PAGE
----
As a volunteer for the Maryland Symphony Orchestra, David Burkey helped run a raffle for MSO concert tickets and Baltimore Orioles tickets, which he said drew attendees into the shade of the MSO’s white tent Saturday afternoon.
“People hear MSO tickets, and say, ‘Oh, OK,’ and then they hear Orioles tickets and are like, ‘Oh yeah, I’ll sign up,’” he said, laughing.
Burkey said he has been coming to the celebration for several years, and loves looking out over the battlefield from his vantage point up on the hill.
“I think my favorite part is just the great feeling of patriotism,” he said. “I get chills when they raise the flag over the stage.”
Charles Town, W.Va.
Although she didn’t bring a tent for relief from the sun, 16-year-old Brianna Cupp said she was used to the season’s high temperatures by now, as she and her family have been spending a fair amount of time hiking recently.
Cupp said she’s been coming the Salute to Independence since 2004. Her family used to come with a group of friends, and after they moved out of the area, they made it a family affair.
“The fireworks are the best,” she said. “I wish they had more shade, though. The heat is to die for, hot and scorching.”
Montgomery Village, Md.
The Fourth of July just wouldn’t be the same without a fireworks display, which is why Janice Hodge said she traveled from Montgomery County to Sharpsburg for the first time to enjoy Saturday’s show.
“We didn’t get any fireworks in Montgomery County this year,” she said. “I love the cannons going off.”
Hodge said she also was looking forward to hearing the Maryland Symphony Orchestra’s concert, despite the forecast for temperatures in the triple digits.
“We decided we would tough it out, but it is certainly warm,” she said, adding sitting in the shade and eating a snow cone both were ways of staying cool throughout the afternoon.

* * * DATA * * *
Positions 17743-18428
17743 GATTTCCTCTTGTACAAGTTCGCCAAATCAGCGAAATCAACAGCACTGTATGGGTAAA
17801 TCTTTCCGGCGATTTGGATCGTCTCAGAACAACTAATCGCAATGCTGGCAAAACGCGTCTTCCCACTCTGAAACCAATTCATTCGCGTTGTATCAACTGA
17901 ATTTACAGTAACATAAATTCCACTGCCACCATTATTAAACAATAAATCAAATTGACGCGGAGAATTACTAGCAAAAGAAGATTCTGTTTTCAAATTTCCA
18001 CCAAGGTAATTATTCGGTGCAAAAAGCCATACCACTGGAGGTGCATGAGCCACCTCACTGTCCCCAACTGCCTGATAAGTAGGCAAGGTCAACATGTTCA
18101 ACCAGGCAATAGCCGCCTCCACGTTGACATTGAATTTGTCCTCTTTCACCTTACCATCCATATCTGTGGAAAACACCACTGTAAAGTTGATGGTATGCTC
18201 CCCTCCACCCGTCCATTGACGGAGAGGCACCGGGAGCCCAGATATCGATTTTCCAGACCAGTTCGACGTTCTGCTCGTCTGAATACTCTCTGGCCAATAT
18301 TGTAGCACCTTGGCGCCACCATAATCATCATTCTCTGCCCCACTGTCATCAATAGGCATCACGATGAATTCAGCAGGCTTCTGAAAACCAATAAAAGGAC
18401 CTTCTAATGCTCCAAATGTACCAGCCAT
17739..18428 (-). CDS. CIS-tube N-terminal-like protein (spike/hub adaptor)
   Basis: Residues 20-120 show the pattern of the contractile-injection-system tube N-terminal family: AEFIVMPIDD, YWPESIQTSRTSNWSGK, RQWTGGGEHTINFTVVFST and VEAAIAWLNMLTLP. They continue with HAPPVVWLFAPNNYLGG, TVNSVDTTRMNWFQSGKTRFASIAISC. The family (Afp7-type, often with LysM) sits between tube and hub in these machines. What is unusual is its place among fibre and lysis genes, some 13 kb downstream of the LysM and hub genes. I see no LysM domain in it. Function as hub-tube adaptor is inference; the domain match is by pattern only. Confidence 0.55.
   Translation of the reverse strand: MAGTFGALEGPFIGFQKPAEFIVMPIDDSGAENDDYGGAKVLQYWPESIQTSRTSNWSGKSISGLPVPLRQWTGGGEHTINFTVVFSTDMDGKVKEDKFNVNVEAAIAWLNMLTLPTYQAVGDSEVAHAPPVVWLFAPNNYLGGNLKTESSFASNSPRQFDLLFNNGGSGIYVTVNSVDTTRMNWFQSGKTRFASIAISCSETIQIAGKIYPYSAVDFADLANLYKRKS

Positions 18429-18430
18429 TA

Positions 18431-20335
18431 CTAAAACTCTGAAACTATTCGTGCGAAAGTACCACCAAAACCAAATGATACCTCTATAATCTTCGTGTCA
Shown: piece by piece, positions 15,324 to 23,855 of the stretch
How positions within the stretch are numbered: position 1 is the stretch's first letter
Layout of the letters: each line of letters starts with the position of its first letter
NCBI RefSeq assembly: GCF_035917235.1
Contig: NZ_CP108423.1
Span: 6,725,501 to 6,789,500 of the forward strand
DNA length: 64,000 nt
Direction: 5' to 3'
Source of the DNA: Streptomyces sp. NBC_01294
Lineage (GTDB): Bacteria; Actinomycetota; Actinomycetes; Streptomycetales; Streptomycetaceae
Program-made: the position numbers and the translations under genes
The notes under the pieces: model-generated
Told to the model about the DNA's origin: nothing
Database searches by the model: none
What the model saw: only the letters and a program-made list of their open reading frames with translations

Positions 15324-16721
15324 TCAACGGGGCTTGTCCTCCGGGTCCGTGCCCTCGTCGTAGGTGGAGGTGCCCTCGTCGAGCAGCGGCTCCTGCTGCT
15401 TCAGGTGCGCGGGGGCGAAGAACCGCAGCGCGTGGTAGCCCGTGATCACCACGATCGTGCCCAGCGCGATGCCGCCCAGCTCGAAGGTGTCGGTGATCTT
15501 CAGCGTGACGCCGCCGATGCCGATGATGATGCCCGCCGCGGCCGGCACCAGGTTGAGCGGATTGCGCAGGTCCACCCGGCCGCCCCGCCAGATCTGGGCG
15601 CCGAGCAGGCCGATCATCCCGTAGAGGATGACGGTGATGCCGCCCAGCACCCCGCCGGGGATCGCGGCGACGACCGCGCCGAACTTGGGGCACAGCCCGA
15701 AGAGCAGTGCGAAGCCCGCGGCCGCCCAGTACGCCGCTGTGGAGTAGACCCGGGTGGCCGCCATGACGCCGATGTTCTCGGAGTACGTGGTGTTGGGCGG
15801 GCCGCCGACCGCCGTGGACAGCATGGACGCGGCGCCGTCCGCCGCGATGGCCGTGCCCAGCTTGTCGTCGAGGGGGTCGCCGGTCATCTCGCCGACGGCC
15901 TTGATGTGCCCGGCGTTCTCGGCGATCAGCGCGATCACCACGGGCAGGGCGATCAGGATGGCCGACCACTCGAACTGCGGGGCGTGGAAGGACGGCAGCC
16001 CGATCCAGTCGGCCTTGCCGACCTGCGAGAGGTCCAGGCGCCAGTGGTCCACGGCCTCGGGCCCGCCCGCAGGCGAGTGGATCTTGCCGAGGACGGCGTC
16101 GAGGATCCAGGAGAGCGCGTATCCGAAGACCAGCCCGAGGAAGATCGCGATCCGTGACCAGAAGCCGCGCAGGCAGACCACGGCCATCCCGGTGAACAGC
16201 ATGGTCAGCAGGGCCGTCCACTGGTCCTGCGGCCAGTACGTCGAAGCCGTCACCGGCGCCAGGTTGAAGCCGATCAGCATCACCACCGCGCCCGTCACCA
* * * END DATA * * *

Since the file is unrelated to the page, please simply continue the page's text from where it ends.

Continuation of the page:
Antietam seasonal park ranger
The sounds of the cannons and fireworks reverberating off the hills of the battlefield is one of seasonal park ranger Mike Gamble’s favorite moments during the annual celebration.
“It’s always fun, you see so many people and all the different activities they have each year,” he said. “People come prepared. They bring their havanas and their tents.”
Gamble said with an event that usually brings together at least 20,000 people, you would expect the occasional conflict, but the crowd at the salute typically is calm.
“This is a really good, family-type atmosphere,” he said.
Joel Buncy, Joel “J.D.” Buncy Jr., Zachary Buncy
The Salute to Independence is more than just a one-day celebration for the Buncys. Joel, J.D. and Zachary have traveled to Antietam from their home in Buffalo, N.Y., for about five years now, Joel said.
They generally stay in the area for a week after making the 400-mile journey, he added. And though he knew it would be a warm weekend, that didn’t deter their plans.
“We don’t have to deal with the heat so much, so one day won’t kill us,” Joel Buncy said.
J.D., 17, and Zachary, 12, added they always look forward to the fireworks display the most.
Although they aren’t from the Sharpsburg area, Wayne and Donna Lewis said they have been attending the salute for four years now after hearing about it from friends.
Donna at first said her favorite part of the celebration was the Maryland Symphony Orchestra’s performance of the “1812 Overture,” but quickly changed her mind — “Actually, all of it,” she said. “It’s nice to sit here with the fireworks over the valley.”
The two were prepared with umbrellas to shade from the bright sun. Both said they knew the weather would be hotter than normal, but it wouldn’t stop them from coming to see the show.
“We were only concerned with leaving the cats home,” Wayne said.